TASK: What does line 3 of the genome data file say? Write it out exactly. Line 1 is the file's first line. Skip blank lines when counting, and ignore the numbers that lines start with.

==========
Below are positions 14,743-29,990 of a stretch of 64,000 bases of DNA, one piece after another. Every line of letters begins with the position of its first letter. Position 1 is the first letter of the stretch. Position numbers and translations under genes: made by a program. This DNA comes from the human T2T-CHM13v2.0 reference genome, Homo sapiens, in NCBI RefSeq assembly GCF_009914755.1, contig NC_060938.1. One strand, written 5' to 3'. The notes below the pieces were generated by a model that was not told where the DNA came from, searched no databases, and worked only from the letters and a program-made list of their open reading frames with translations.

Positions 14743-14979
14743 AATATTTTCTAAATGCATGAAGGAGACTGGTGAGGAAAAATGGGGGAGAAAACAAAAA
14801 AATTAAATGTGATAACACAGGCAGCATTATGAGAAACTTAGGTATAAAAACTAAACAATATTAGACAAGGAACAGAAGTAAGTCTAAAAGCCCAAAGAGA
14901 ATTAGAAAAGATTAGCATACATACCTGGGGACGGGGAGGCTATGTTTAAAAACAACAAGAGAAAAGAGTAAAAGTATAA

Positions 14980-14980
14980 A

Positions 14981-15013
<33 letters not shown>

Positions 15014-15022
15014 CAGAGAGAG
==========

14743 AATATTTTCTAAATGCATGAAGGAGACTGGTGAGGAAAAATGGGGGAGAAAACAAAAA